Retired easyJet pilot is killed in stunt crash horror: Experienced airman ‘lost control’ of bi-plane during formation ‘stall turn’ trick and slammed into field
- Experienced pilot Angus Buchanan was killed near Headcorn Aerodrome in Kent
- Witnesses described his light aircraft losing control while performing stall turn
- Mr Buchanan worked as commercial pilot and was part of formation display team
Tributes have been paid to an experienced stunt pilot who has died after he lost control of his bi-plane and crashed in a field.
Angus Buchanan, who built and flew light aircraft, was killed in the accident in a field near Headcorn Aerodrome in Kent yesterday at around 4.30pm.
A witness saw the aircraft – a pre WW2-era Stampe biplane – crash at the site between Maidstone and Ashford in Kent.
He said the plane was one of three being flown, saying it appeared to ‘have performed a stall turn and lost control’.
Mr Buchanan became a commercial pilot in 1970 and was working with Easyjet when he retired in 2009, his website says.
He was also an experienced stunt pilot and a member of the Stampe formation display team.
Police say they were called to reports of a plane crash in the field in Kent yesterday afternoon and the air ambulance was dispatched but Mr Buchanan was pronounced dead at the scene
Pictured: Pilot Angus Buchanan has died after a plane crash near Headcorn Aerodrome in Kent
An investigation is underway to determine the cause of the plane crash yesterday afternoon
Pictured: Witnesses described how three plane were flying when one appeared to lose control
Paying tribute, the team issued a statement which read: ‘It is with deepest sadness that we have to announce the death of Angus Buchanan yesterday.
‘An active and long-standing display pilot with the Stampe Formation Team, Angus was an extremely experienced and talented aviator and engineer with many flying hours under his belt.
What is a stall turn?
A stall turn is an aerobatic turn manoeuvre performed by aircrafts.
It sees the aircraft enter a vertical climb at full power and maximum airspeed.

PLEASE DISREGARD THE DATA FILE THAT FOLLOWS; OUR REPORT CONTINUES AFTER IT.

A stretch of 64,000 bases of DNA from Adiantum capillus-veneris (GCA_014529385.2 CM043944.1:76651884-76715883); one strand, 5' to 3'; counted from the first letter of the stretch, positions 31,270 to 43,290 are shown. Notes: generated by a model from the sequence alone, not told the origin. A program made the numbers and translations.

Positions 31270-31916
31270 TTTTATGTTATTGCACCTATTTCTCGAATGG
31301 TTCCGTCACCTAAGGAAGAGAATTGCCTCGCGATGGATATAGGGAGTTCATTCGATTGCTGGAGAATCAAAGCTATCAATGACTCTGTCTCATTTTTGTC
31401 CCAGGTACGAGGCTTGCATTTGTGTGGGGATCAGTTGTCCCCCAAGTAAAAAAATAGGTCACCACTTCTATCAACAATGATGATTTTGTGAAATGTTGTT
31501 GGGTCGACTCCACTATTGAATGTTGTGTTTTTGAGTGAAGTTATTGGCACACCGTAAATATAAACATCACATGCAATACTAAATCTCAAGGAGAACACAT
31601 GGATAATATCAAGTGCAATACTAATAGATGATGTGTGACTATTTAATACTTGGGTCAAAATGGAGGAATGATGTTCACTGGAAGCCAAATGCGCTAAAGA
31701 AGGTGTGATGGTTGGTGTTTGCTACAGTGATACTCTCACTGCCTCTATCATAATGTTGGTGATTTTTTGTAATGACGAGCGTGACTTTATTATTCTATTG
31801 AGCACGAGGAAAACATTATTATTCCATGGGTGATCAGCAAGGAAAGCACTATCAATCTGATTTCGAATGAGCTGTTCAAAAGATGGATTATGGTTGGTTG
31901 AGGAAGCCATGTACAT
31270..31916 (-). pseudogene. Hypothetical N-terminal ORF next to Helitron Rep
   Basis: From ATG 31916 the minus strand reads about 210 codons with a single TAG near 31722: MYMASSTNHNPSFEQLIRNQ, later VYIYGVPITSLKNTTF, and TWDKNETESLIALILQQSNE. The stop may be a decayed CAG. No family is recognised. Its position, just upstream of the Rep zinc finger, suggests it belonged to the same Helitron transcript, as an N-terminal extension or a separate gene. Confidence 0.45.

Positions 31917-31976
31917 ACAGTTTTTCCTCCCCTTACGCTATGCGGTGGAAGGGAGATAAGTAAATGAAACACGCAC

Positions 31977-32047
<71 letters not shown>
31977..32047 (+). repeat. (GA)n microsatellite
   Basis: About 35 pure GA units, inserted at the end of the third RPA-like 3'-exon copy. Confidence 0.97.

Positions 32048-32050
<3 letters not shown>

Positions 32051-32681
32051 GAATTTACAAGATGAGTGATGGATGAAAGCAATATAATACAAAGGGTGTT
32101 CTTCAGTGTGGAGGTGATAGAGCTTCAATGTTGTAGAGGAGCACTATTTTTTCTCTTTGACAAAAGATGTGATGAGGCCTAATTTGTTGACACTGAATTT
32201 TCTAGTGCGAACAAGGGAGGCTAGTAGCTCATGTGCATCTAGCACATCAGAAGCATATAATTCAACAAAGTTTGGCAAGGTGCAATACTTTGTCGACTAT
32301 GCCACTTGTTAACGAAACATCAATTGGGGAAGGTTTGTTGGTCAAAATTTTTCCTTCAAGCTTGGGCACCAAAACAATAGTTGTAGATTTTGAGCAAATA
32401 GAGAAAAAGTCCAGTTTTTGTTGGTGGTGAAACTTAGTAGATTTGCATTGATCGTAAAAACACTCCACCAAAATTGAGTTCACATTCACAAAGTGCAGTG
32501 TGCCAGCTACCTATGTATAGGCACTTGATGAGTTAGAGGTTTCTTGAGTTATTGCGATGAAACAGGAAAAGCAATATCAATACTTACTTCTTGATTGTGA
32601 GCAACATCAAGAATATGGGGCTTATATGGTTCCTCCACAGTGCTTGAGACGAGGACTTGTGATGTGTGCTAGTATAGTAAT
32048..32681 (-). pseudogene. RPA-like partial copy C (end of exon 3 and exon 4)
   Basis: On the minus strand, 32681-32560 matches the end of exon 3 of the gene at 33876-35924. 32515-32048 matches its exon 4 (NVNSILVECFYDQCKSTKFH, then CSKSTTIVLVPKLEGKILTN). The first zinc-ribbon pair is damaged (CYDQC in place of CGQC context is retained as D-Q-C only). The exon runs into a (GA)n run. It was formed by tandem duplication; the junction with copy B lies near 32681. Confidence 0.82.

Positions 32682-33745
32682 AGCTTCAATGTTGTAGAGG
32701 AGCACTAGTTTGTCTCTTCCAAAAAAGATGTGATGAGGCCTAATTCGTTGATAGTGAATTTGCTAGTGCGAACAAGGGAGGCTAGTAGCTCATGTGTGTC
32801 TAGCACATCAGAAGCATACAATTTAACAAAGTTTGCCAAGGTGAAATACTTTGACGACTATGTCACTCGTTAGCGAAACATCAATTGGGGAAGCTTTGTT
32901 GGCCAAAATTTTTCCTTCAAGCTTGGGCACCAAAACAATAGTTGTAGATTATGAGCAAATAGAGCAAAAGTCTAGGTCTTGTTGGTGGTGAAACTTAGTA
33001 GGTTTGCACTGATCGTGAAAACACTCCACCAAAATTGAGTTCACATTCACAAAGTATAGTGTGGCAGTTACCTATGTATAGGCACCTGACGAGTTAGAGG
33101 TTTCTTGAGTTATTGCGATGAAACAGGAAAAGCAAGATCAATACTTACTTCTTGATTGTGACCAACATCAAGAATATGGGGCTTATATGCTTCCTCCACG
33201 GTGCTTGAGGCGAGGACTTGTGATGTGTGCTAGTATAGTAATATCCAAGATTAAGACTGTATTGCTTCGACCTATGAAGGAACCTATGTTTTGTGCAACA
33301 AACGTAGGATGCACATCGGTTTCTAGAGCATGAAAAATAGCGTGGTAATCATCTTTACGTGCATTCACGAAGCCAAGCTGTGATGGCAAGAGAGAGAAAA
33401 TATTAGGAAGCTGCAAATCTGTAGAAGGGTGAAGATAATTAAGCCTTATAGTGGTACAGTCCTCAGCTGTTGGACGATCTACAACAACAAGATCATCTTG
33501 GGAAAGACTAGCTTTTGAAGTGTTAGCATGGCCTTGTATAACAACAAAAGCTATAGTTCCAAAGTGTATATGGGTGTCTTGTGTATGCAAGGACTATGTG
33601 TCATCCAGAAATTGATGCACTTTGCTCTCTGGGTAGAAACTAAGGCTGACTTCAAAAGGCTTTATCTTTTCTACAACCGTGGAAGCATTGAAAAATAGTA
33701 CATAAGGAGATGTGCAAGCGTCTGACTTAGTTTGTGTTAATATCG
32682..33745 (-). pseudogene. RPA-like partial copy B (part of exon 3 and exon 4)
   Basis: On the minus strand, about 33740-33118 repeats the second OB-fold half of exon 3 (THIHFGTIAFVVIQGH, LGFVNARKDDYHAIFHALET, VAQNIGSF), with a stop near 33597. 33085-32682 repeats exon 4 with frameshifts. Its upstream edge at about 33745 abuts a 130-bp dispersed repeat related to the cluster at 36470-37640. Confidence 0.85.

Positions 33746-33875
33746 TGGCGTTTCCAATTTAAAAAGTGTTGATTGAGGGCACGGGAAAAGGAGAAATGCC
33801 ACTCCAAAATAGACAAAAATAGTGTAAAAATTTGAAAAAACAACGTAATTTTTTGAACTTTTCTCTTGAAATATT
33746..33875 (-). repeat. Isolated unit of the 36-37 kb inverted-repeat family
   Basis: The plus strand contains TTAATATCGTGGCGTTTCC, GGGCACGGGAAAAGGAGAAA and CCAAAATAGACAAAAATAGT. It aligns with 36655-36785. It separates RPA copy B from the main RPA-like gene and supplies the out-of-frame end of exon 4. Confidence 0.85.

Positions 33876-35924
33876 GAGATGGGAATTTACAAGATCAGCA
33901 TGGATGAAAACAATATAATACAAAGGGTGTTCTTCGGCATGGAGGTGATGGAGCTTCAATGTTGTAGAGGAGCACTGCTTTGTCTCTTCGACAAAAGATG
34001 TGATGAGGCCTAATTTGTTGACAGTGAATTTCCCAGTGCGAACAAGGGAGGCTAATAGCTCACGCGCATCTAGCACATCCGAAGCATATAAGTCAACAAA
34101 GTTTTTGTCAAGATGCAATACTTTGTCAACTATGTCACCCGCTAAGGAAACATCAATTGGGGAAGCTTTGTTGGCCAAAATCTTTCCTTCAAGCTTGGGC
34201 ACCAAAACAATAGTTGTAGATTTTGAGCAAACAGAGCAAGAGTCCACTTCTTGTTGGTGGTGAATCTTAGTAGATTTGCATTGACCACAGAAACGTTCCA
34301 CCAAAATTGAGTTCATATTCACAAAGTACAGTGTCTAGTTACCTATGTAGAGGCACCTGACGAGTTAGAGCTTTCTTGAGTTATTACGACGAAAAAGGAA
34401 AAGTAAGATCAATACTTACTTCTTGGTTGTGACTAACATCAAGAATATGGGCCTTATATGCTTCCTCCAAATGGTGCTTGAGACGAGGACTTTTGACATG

Just before upward motion stops, the aircraft is cartwheeled in a 180 degree spin until it’s nose is facing downward.
It then dives vertically until it reaches the same altitude it started at and exits in the opposite direction.
‘We have all lost a very dear friend who leaves a gap in all of our lives that can never be filled and all of our thoughts are now with his family to whom we send our most sincere and deepest condolences.’
The team describes itself as an air show act in the finest traditions of classical barnstorming aviation from the 1930s and 40s.
A formation of four open cockpit, aerobatic biplanes fly at speeds of up to 130mph and turn tightly in close formation in front of a crowd.
The show is said to include ‘exciting formation changes, dynamic breaks and a series of tail chases’.
Mr Buchanan recalled glueing his fingers to many airfix models before graduating to towing balsa wood aircraft behind his bike.
His profile reads: ‘Having learned to fly at Prestwick, with a long runway and ‘Airport Procedures’, relocation to Headcorn and a chance encounter with the Tiger club was a culture shock.
‘Something went right, leading to purchase of the fabled G-AWEF from the Tiger Club in 2004 – the log book of which is a who’s who of aviation’s good and great, the majority of whom cut their aerobatic teeth in this beautiful machine.’
Two fire engines were sent to the incident along with police and ambulance crews. The air ambulance was also sent to the scene.
A statement from Kent Police said: ‘At 4.25pm on Sunday, May 9, 2021, Kent Police was notified that a light aircraft had crashed in a field near Headcorn.
Police and fire crews on scene of the plane crash last night as an investigation was launched
Emergency service workers at the scene of the plane crash which killed Mr Buchanan
‘Officers attended along with South East Coast Ambulance Service, Kent Fire and Rescue Service and an air ambulance.
‘A man was pronounced deceased at the scene.
‘Officers are working with partner agencies including the South East Coast Ambulance Service and Kent Fire and Rescue Service to establish the circumstances.
‘The Air Accidents Investigation Branch has been informed.’